Nevertheless, there was a marked difference in pay between foreign companies and Vietnamese companies. While salaries for staff and professionals of local and foreign companies were almost the same, the differences in the salaries of managers and executives in foreign companies were quite high. This showed that foreign companies paid greater attention to the salaries of management level employees, who play a vital part in the company’s development, while local companies still do not differentiate between management and staff level salaries. In terms of salary and benefits, local companies should be using their salary budgets more efficiently in order to motivate and attract talents. They need to have a proper pay strategy to recruit and retain talents, who can really contribute and commit to the development of the business.
Furthermore, according to the 2012 salary survey report by Mercer and Talentnet, when making decisions on the salary increase budget, the majority of companies consider company and individual performance and market competitiveness as the most important factors. Again, this demonstrates that businesses, in economic situations like that of 2012, really focus on the working efficiency of employees and consider this as the key factor in salary increases. In addition, in 2012, more and more local companies participated in the salary survey and used the survey report as a benchmark to compare their salaries with the market rate, thus avoiding increasing salaries and bonuses subjectively. Participating in salary surveys helps businesses to develop broader and deeper views about the salary market, and compare themselves with other companies in the same industry in order to have reasonable remuneration plans to ensure internal equity and maintain competitive advantage.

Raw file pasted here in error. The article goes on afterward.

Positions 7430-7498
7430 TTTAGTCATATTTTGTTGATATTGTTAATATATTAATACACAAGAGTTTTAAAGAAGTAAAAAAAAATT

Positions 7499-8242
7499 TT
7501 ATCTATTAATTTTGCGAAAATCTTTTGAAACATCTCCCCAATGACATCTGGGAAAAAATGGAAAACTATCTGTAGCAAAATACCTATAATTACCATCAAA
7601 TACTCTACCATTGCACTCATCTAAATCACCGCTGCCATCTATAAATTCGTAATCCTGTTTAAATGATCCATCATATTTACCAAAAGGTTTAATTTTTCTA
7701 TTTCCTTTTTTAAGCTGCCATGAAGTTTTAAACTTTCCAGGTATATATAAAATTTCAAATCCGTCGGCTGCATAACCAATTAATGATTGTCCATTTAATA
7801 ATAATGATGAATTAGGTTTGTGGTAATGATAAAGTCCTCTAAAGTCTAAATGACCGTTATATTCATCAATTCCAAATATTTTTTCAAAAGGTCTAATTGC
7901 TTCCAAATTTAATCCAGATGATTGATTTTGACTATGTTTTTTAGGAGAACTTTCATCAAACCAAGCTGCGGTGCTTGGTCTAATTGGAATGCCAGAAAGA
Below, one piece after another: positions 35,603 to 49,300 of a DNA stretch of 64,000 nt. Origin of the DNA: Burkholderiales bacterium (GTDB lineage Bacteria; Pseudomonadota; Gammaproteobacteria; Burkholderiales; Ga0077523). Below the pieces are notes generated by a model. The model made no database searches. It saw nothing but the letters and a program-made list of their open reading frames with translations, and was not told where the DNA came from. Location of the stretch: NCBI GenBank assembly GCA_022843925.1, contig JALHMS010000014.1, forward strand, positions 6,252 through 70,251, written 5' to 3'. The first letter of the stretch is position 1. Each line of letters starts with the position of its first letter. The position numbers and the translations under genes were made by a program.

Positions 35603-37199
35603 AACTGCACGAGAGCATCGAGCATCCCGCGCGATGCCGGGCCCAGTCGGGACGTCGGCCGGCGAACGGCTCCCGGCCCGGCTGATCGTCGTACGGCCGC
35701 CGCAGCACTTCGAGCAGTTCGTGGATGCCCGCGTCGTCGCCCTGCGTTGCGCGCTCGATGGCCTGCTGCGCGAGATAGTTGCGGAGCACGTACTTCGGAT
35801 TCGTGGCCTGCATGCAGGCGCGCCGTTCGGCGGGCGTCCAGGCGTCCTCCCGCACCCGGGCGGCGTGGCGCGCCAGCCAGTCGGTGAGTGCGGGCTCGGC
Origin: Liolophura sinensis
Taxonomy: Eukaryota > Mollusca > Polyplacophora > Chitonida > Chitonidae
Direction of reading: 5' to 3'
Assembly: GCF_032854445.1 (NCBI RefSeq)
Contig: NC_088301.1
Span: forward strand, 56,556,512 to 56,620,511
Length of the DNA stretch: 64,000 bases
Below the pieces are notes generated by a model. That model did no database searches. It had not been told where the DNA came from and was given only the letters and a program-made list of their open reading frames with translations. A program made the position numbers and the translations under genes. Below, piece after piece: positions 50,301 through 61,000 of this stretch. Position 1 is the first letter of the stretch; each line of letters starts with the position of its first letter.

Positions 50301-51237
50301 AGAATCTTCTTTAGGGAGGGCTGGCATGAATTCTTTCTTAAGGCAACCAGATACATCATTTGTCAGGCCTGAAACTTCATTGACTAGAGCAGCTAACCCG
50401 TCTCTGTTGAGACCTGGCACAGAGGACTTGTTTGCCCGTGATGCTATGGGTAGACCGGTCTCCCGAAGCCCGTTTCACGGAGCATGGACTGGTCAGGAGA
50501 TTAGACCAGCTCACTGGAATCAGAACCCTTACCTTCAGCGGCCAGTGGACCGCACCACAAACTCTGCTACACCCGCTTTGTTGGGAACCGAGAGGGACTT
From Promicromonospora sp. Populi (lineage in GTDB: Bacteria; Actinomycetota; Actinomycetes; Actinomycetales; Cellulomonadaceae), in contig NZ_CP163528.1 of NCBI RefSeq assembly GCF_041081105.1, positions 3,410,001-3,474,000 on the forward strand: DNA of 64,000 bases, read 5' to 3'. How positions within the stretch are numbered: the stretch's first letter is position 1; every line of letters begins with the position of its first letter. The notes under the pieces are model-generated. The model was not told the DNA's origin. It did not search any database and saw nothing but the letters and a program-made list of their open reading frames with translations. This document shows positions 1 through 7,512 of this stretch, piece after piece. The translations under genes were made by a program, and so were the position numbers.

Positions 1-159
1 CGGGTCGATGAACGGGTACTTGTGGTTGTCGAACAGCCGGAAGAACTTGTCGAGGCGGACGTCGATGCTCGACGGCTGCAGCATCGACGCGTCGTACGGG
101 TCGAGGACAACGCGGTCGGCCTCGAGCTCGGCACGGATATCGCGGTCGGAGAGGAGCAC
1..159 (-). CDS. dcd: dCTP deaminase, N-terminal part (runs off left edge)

When economic pressures require companies to change, even HR has to change. The HR function has, in last year, become more clearly defined, more focused and strategic. As businesses change, the demand for talents and people strategies changes accordingly. Therefore, HR departments have needed to understand and engage in companies’ business to provide timely and relevant human resource support. So, in order to improve efficiency and cost savings, administrative work and paperwork, like payroll, staffing, recruitment….has been outsourced, which also reflects the global trend. This allows the HR function to focus on strategic HR input to facilitate changes in the business, and on partnering with other departments to provide the best support.

Evolving into a Strategic Partner


The Hr Outsourcing Market Worldwide

SharedXpertise/ADP “Global HR 2010 Transformation” Survey
(225 respondents based in Americas, EMEA, and Asia/Pac)

With the economy fluctuating greatly in 2012, businesses became increasingly aware of the importance of improving efficiency in operating methods and organisation. This was a time when businesses became more innovative, more flexible and focused on efficiency rather than short-term cost reduction, which often affects the morale of employees. And this led to the HR function also changing to suit the company’s new business strategy. HR department has become an important part to the development of businesses. HR professionals have been becoming more flexible; ready to learn and keep themselves up to date with new information; more engaged, with a better understanding of the business; more focused on HR strategy and operating efficiency. It is true to say that there have been many changes in 2012, but these have been the motivation for HR to establish a new cornerstone. And changes in business strategy require employees and departments to cooperate more effectively, to “understand each other” better so they can contribute to the preparation phase of business changes.